In Defense of the Yeshua Fog, Sincere Familial Reconciliation

jesus-king-copyn1 copyI continue getting amazing feedback about the Yeshua Fog Conundrum, a.k.a. learning that my family has been reading my blog long before I knew it. The entry continues to get lots of hits per day. Thank you.

The emails and support have been much appreciated. It reminded me that I need to give an update, because (ONE) it’s been consuming a lot of my time while not hanging here at Le Café and (two) I hear you chomping at the bit from here to hear some news.

Not only has a gigantic weight been lifted from my mind and shoulders, the whole debacle has brought me closer to my family. This should speak volumes for them. And I hope it speaks volumes to the many who are still toiling over how or what to do with their disbelief.

My family has had the patience and foresight to reach out through the fog. And maybe they’re afraid that if they say anything awful, it’s getting blogged  for all to read.

Dude, Are you going to see Yeshua Fog tonight. I can’t wait!

My brother Jon and I have grown significantly closer. In fact, Jon says if he starts another band he’s calling it “Yeshua Fog”.

Ever since I “came out” about my non-theism, our relationship has been slightly strained. We’ve always been close, best-friend close. And despite that he calls often, he started changing in different ways. One returning issue was he changed his vernacular. He’d tell me about a bit of news about the family, and he’d say, “Hey, Jer, pray, errr, keep this in your thoughts.” The word “pray” never left his mouth. Jon got quite good at not saying “pray” to me.

While I appreciated his attempt to not offend me, I found it unnecessary. No one should feel coerced into changing behaviors. I know what he means. Prayers. Meditation. What’s the difference? I understand prayer — to a Christian — is a literal pipeline to the ears of their creator. And while I don’t pray my brains out when I’m on a plane taking off or landing anymore, I still “pray”, which means I mentally focus on the day, what I did right or wrong, savoring a meal or a conversation is a way to self betterment and mental health. No one disagrees on that.

If Jon, or anybody, thinks they are offending me or making me uncomfortable by asking me to pray or telling me that they pray, I don’t speak for all nonbelievers when I say, no, I’m not offended, uncomfortable or angry. I will secretly judge you :), but I won’t be uncomfortable.

To their credit, my family has altered their behaviors to make Tina and I comfortable at family gatherings. When my family is here, they don’t pray before meals. We appreciate it. I imagine they do something with their eyes open, as not praying before meals has proven to cause heartburn for Christians. It says so in the bible.

Everybody’s Getting Closer

After the shit hit the fan, my wife Tina emailed SiL (my sister in law) and said (in a nutshell), “Hey, sorry if Jeremy said something that hurt you guys. By the way, I don’t agree with Jeremy. I believe in a god. I don’t agree with organized religion. I wanted you to know.”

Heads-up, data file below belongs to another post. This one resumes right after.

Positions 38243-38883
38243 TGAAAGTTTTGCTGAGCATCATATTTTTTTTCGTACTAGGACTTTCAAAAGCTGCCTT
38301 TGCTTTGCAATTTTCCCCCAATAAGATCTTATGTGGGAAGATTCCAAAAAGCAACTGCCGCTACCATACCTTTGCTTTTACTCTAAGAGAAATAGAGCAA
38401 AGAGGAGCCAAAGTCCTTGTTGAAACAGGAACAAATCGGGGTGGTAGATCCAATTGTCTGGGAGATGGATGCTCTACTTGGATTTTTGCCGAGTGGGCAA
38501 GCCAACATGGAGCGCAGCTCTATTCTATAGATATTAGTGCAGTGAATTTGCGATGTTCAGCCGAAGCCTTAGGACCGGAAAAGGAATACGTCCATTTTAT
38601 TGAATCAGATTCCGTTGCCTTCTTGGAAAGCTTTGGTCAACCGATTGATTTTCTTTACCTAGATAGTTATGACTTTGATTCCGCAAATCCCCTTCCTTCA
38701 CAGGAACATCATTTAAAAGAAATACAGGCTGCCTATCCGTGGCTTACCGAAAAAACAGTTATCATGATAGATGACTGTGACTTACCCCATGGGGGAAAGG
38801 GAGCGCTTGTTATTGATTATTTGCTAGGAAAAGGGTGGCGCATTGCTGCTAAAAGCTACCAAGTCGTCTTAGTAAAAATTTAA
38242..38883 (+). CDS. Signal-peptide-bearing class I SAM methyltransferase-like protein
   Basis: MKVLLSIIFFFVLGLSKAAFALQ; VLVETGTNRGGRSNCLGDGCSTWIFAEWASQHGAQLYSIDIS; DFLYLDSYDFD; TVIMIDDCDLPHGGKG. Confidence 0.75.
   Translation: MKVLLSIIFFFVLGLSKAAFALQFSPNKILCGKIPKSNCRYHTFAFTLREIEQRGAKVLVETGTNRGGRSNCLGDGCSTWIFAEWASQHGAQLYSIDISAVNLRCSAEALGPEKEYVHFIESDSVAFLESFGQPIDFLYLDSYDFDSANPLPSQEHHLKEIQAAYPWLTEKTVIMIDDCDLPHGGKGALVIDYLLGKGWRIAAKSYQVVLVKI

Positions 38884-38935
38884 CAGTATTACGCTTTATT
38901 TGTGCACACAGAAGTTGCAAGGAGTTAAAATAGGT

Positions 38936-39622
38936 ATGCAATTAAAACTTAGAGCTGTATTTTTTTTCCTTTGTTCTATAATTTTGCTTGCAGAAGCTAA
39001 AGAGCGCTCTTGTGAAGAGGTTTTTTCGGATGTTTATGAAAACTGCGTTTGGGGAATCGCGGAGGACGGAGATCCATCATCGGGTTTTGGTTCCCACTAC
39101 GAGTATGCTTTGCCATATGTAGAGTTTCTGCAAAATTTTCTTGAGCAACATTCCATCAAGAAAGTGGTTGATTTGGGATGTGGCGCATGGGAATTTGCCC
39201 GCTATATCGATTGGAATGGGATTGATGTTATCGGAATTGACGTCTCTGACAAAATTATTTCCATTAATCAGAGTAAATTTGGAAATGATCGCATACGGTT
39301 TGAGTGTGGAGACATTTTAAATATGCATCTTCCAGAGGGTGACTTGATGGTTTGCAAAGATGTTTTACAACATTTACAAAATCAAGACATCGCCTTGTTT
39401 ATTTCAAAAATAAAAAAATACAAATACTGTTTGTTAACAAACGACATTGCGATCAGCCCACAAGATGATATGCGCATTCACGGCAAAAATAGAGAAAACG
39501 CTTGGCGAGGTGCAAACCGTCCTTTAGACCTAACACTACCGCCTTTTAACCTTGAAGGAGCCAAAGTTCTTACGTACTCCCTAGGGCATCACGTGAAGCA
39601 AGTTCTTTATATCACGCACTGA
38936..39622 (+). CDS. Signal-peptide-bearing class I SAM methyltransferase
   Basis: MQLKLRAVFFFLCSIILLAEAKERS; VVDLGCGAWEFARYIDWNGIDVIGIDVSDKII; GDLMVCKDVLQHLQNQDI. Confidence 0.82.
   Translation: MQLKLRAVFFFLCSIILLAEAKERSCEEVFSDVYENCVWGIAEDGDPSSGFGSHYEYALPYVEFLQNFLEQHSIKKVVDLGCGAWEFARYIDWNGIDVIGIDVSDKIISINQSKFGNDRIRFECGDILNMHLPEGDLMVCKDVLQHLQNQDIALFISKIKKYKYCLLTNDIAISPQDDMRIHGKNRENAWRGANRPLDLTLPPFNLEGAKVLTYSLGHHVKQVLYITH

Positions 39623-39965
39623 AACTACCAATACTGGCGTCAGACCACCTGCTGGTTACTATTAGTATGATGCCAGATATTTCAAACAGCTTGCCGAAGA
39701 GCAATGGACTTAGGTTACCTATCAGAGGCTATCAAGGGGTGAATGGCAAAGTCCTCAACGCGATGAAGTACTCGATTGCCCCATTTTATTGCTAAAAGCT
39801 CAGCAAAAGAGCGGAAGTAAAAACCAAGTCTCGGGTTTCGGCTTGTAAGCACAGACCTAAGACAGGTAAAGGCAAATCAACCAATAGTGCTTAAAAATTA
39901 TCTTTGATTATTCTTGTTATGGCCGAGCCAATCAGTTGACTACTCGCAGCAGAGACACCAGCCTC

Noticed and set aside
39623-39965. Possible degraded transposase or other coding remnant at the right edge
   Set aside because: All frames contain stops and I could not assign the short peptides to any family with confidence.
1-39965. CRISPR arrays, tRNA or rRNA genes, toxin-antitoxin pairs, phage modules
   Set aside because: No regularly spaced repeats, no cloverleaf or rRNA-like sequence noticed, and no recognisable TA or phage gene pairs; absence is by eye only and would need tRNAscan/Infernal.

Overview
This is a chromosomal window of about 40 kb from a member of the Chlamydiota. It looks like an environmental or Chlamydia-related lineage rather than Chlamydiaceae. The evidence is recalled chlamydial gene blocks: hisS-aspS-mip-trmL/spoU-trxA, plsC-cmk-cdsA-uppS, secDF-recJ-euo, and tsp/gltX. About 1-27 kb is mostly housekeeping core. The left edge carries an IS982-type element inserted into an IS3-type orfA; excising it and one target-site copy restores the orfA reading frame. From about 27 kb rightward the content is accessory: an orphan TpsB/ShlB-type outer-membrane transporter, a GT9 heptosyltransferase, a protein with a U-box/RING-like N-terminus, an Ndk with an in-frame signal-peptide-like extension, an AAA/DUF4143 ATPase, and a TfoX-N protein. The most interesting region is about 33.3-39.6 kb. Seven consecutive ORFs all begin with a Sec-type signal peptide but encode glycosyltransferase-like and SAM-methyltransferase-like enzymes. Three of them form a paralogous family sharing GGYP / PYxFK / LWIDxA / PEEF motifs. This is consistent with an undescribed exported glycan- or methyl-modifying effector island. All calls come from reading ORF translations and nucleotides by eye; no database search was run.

I think Tina threw in a “love bomb” and it exploded all over SiL’s face. SiL responded by saying, “We should be closer.” The next thing I know, Tina and SiL are phone buddies. Those two were separated at birth or something, because they love all the same shows, love all the same porn, and hearing them talk is likened to an aural orchestral laugh fest. All of it is true except the porn bit.

I couldn’t be happier.

En Mijn Papa doet toch ook mee hoor*

I’ve been patiently waiting for a response from my Dad. He first reached out last week when he sent me an editorial from a Jewish web site condemning Atheists for being big assholes on Blasphemy Day.

You might be thinking, “How the fuck is that reaching out?”

I started responding to the editorial by writing a tome-sized diatribe back to my Dad.  As I’ve pointed out several times — he sends me forwards, wily nilly without explanation. Most the time, they’re as dumb and false as Donald Trump’s hair. Dad does it to get a rise out of me or his other liberal friends. So I typed out this 10-page rebutting apologetic letter. Apologetic in the “Christian” sense that I was explaining it from an inside pro-atheism perspective. But then I stopped myself, deleted all of it and wrote, “That sucks that Atheists offended people. Do you want me to respond in full or did you just want to send as an FYI?”

His response was, “I liked the conclusion of the author calling for toleration and lets live together as friends even when we disagree.”

If my heart was a cookie in the oven, the chocolate chips just started to melt. The old man reached out.

Last night, I was at my 9-ball match. I received a long email from Dad. To continue the metaphor, my heart went to chocolaty goo.

For one, it had to have taken him forever to write. He hunts and pecks. I wouldn’t be surprised if he’s been coked up, pulling all nighters writing it for two weeks.

In a nutshell, he wrote, “I’m reading your blog. I’m not upset by it. I love you. I’m proud of you. Let’s go forward.” He said some other really kind words, and he reminded me that he and my mom have supported me and encouraged my writing. He cleared the air on some other items too.

This morning, I wrote him a response. Before I sent it, I read it to Tina. I choked up so badly mid way through that I couldn’t read it. I mean melodramatic acting bad. But for real. I’m not talking alligator tears. Large, full-scale T-Rex tears. Tina didn’t know if she should comfort me or put me outside to water the plants.